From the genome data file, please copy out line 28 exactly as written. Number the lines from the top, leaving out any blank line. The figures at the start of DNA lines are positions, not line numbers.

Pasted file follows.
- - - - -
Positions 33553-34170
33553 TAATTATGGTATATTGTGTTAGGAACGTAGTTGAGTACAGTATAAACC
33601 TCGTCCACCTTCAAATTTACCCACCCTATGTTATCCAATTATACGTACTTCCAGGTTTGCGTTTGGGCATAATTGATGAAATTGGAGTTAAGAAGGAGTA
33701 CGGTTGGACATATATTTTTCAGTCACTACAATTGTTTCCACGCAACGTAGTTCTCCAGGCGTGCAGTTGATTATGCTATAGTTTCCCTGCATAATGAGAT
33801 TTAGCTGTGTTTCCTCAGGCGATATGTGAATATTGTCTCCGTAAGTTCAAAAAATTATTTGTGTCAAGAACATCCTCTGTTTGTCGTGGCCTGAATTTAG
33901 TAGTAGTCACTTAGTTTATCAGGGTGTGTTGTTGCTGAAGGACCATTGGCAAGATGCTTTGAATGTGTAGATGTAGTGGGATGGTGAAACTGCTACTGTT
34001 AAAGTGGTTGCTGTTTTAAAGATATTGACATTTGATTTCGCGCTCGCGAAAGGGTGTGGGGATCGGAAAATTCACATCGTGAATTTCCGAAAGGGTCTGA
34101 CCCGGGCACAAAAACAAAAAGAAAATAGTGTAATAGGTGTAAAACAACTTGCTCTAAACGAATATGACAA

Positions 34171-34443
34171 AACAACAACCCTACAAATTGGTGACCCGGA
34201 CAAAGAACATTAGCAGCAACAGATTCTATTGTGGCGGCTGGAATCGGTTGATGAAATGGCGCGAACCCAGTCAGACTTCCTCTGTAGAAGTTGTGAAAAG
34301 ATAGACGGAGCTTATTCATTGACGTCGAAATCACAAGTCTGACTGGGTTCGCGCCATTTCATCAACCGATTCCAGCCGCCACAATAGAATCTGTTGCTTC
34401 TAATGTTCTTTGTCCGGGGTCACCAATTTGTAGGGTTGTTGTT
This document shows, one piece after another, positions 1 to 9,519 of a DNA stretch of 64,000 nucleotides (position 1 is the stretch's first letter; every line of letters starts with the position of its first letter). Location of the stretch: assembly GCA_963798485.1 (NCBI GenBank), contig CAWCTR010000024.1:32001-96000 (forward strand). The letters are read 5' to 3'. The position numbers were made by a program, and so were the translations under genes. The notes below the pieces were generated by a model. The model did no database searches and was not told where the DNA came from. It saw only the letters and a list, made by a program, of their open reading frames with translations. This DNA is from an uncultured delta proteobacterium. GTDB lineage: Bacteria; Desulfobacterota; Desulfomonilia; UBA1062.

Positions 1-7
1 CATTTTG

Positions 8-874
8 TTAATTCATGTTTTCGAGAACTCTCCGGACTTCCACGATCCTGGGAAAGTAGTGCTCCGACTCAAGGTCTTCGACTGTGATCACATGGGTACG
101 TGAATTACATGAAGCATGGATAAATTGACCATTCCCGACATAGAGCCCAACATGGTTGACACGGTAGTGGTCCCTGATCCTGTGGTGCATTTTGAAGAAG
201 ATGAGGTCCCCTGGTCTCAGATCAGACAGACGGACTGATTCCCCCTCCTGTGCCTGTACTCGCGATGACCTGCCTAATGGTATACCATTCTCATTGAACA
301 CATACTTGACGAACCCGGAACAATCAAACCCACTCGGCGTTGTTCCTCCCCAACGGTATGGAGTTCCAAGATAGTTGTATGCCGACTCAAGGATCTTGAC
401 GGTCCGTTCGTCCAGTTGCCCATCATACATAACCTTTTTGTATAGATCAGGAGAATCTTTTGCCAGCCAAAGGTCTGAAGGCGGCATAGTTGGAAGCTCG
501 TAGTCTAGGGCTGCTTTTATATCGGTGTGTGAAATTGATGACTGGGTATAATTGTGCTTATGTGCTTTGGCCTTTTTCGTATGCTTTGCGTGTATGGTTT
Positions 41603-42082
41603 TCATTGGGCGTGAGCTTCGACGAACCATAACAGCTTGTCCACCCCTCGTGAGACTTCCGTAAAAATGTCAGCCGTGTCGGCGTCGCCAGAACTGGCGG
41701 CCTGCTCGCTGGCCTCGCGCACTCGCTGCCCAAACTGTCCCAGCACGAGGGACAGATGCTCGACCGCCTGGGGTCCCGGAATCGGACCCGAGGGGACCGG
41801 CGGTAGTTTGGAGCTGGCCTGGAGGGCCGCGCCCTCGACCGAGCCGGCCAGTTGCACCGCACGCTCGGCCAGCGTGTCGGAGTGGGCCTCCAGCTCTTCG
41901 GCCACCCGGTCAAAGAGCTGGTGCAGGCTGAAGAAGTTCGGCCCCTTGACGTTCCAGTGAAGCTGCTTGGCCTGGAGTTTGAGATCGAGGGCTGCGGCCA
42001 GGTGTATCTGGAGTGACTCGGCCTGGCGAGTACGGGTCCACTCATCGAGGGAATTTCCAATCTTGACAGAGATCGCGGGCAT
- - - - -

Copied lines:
41901 GCCACCCGGTCAAAGAGCTGGTGCAGGCTGAAGAAGTTCGGCCCCTTGACGTTCCAGTGAAGCTGCTTGGCCTGGAGTTTGAGATCGAGGGCTGCGGCCA